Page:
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Name: TALBOT, George Blaquiere

Nee: son of Frederick George Talbot

Birth Date: 9 Nov 1900 Hazaribagh, Bengal, India

Death Date: 26 Oct 1963 Gatooma, S. Rhodesia

First Date: 1925

Profession: KAR

Area: Chania Bridge

Married: In Kampala 3 Sep 1928 Hilda Alice Hole b. 13 Sep 1901 Barnstaple, d. 2006 Taunton [sic, Death Index, aged 104]

Children: None

Book Reference: Red 25, Hut, Red 22, Richard Talbot, Patricia Lott Page

War Service: E. Africa Mounted Transport Co.

General Information:

Red 22 - G.B. Talbot, Kiera Mines, Chuka
Richard Talbot - George was supposed to be a Captain in the KAR
Patricia Lott Page - Mining Industry. Died in Southern Rhodesia.
Gazette 8 Sep 1964 probate
Noel Clark: "George Blacquiere Talbot [GBT] was born on 9th November 1900 the second child of Frederick George Talbot and Mabel Vernon Ridsdale and was baptised at Hazaribagh on 7th January 1901.A number of different spellings of “Blacquiere” are found in different documents. He enlisted in the East Africa Mechanical Transport Corps sometime after 31st December 1915 with the corps number of 2335, and reached the rank of Corporal.40 The EAMTC,
or the unit that would ultimately became the EAMTC, came into existence on 6th August 1914, with the appointment of Arthur Frederick Dudgeon, Director of Mechanical Transport, as a Lieutenant.41 A number of men who served in the EAMTC are shown with this enlistment date. The corps numbering seems to have started with 2000 or 2001 and was initially restricted to Europeans and a small number of Indians. The War Diary for the EAMTC, which covers the period February 1917 to May 1918, gives a history of the Corps commencing with the recruitment of African (Bugandan) drivers in February
1917, and indicates that the original European unit was known as the East Africa Mechanical Transport Company. The Corps formally came into existence on 21st September 1917. It was intended to be
commanded by a Major, have a Headquarters, a Repair Section, a Stores Section, an Instructional Section, and three Service Companies each capable of running Ford vans (sometimes called cars or box cars) in the field. Headquarters was at Dar-es-Salaam, and the Commanding Officer was Major A.F. Dudgeon. The work of the Corps was the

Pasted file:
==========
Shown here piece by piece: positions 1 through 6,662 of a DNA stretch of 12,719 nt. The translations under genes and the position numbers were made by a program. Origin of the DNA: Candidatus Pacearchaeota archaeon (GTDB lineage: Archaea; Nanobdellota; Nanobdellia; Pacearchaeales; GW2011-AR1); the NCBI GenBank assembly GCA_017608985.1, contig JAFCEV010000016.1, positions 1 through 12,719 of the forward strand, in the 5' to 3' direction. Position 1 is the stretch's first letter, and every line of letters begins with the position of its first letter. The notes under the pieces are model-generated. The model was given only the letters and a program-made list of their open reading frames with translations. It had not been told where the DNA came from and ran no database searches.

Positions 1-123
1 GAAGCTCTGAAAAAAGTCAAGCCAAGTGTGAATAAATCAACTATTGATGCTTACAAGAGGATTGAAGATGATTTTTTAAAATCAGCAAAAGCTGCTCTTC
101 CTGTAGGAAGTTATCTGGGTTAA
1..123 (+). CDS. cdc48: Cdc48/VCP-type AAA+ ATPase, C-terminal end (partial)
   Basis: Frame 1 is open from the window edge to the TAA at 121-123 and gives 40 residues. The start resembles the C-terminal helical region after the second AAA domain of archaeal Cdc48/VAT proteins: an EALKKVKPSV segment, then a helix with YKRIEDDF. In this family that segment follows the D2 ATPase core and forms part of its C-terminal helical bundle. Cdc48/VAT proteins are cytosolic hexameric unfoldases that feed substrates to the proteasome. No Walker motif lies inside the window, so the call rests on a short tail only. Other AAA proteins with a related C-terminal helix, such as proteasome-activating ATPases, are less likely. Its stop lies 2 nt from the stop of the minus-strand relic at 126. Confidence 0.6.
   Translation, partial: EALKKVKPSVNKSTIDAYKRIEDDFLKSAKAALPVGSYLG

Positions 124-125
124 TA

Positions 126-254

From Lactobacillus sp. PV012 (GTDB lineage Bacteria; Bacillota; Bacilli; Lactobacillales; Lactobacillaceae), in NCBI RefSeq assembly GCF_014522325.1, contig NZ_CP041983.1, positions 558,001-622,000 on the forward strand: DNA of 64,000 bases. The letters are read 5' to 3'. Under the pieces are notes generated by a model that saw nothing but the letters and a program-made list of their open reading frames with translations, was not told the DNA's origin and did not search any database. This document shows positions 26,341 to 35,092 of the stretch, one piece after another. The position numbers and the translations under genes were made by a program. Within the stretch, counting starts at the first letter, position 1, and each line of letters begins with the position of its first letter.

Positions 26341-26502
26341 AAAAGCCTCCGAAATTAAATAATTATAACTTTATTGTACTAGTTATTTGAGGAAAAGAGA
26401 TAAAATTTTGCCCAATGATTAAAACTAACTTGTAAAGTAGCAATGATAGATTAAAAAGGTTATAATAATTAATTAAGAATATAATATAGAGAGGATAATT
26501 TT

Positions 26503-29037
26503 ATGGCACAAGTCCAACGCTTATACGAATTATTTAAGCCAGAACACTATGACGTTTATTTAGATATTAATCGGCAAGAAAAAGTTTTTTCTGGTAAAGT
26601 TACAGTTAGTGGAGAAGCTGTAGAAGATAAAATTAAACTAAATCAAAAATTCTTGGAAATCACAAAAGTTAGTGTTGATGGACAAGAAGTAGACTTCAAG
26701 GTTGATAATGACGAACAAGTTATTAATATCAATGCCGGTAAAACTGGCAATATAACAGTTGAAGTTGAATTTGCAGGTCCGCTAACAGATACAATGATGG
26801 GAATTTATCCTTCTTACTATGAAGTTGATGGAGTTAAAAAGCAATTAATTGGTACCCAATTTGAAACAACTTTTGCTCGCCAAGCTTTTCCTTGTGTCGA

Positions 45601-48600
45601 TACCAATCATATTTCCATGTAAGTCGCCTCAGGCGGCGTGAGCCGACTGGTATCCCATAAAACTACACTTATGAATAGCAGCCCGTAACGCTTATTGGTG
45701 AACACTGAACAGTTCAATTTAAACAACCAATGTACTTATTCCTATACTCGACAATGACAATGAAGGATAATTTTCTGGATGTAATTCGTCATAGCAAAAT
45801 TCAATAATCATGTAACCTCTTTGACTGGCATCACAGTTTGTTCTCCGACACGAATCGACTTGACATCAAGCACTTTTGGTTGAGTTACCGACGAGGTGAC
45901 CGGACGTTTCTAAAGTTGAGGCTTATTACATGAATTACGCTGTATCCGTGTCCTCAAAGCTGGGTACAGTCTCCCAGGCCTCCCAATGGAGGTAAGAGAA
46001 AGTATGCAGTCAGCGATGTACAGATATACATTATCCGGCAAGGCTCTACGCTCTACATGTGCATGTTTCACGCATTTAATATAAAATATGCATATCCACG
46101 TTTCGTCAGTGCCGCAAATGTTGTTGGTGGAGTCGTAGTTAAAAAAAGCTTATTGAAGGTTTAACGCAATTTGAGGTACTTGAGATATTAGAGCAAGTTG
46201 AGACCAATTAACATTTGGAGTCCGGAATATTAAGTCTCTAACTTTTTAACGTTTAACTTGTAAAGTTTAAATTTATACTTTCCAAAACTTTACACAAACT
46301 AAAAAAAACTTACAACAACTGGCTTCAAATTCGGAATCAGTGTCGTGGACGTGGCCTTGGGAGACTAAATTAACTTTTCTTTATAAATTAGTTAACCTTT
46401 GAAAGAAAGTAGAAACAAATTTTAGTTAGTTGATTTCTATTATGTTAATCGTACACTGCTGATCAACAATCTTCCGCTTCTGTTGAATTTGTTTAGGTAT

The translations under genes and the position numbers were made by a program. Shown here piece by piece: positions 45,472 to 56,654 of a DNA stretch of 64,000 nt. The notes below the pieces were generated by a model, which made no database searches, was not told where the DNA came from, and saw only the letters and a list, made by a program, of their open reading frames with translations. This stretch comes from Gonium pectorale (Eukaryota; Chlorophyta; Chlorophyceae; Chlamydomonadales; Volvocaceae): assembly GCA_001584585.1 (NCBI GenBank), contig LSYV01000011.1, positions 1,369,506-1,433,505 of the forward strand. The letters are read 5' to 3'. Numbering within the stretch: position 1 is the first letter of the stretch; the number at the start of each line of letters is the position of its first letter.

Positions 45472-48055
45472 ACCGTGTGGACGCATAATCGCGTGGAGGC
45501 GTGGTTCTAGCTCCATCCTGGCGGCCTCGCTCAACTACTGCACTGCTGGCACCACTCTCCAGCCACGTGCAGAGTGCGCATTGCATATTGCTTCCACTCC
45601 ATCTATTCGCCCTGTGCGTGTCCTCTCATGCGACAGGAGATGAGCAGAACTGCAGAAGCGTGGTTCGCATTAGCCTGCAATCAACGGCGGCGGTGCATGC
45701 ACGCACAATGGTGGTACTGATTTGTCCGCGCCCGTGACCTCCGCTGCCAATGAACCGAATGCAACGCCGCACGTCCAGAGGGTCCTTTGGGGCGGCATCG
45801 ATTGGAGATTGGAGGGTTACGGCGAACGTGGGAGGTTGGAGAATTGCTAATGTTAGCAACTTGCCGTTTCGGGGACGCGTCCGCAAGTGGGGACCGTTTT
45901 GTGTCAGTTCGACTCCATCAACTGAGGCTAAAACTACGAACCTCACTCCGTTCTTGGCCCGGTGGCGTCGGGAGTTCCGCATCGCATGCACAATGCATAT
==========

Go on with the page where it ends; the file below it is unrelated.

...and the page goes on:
transport of supplies along the lines of communication to the various supply depots as described in 2.4 above. Much of the War Diary is concerned with Major Dudgeon’s own work rather than the overall work of the Corps, particularly his objections to moving Headquarters to Dodoma; this move finally took place in February 1918. Dudgeon left
Headquarters to undertake an inspection tour of field operations, and was shortly afterwards admitted to hospital in Mombasa; Captain/Adjutant A.M. Watson took over command of the Corps. The War Diary ends on 31st May 1918.
For his service in the EAMTC GBT was awarded the British War Medal and Victory Medal. There are no details of his role in the EAMTC, but later records suggest that he might have been a mechanic. Some further information about GBT can be gleaned mainly from passenger lists and as a consequence of what appears to have been a lifelong interest in philately. Shortly after the conclusion of the First World War he resided in Naivasha, Kenya and then spent some time at Somerville, Tiverton, Devon.At this time GBT was a member of the Junior Philatelic Society, and whilst in Tiverton he was the British agent for The Indian
Philatelist (India) and agent for the Union Philatelist (South Africa), Hemming’s Stamp News (U.K) and I.C.S.C.C. On 7th May 1921 GBT was on the Garth Castle from London to East Africa bound for
Kenya, and was described as a mechanic; his address in the U.K. was given as Somerville, Tiverton.46 In 1922 he was listed as at Kiera Mines, Chuka (Kenya).On 16th April 1924 GBT arrived at the Port of London from Mombasa on the Llanstephan Castle described as an engineer, and gave his intended address as Somerville, Tiverton.
He returned to Mombasa the following year, leaving London on 17th September 1925 on the Gascon, with his ultimate destination as Uganda, and was described as a planter; his address was that of J.K. Gilliat, merchant bankers.Also in 1925 he was listed as a juror
and residing at Chania Bridge (now known as Thika), Kenya. Thika is a well-known coffee-growing area, and this listing lends weight to the possibility that GBT was involved in coffee-growing at this time.
GBT married Hilda Alice Hole in Kampala on 3rd September 1928. She was a daughter of the Reverend William Henry George Francis Hole.49 Hilda has been traced on several passenger lists and gave her country of residence variously as Tanganyika (1933), Kenya (1946) and Uganda (1950). GBT maintained his interest in philately, and in 1953 he joined The New Zealand Society of Great Britain, a society founded in 1952 for the study of the stamps and the postal history of New Zealand and its Dependencies. His address at that time was P.O Box 12, Kikagati, Uganda. Directories in 1955 and 1960 confirmed him as residing in
Kikagati, but the magazine of the New Zealand Society published in March 1960 gave his address as P.O. Box 70, Gatooma, Southern Rhodesia.
GBT died on 26th October 1963 at his home at 4 Mornington Crescent, Gatooma, Southern Rhodesia. He had suffered from emphysema for 10 years and the immediate cause of his death was cor pulmonale.66,67 His death notice gives his occupation as accountant, and state that his parents, one brother and one sister had predeceased him; these siblings were presumably his brother RVT and his sister Mabel. GBT’s widow returned to England at some stage, and ultimately resided in Taunton, Somerset, where she died c. July 2006 aged nearly 105. GBT and Hilda had no children."

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